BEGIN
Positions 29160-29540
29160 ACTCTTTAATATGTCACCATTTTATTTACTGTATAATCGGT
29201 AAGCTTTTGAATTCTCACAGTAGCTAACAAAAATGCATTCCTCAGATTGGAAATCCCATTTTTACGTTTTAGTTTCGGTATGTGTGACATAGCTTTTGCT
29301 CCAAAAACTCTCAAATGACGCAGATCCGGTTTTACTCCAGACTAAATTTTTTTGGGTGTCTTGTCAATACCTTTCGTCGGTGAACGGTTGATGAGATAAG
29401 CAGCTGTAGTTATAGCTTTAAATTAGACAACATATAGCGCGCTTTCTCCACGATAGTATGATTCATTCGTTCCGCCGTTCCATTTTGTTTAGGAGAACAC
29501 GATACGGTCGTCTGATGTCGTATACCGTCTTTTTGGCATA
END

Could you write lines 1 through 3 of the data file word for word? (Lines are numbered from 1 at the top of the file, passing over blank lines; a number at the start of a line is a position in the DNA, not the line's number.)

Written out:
Positions 29160-29540
29160 ACTCTTTAATATGTCACCATTTTATTTACTGTATAATCGGT
29201 AAGCTTTTGAATTCTCACAGTAGCTAACAAAAATGCATTCCTCAGATTGGAAATCCCATTTTTACGTTTTAGTTTCGGTATGTGTGACATAGCTTTTGCT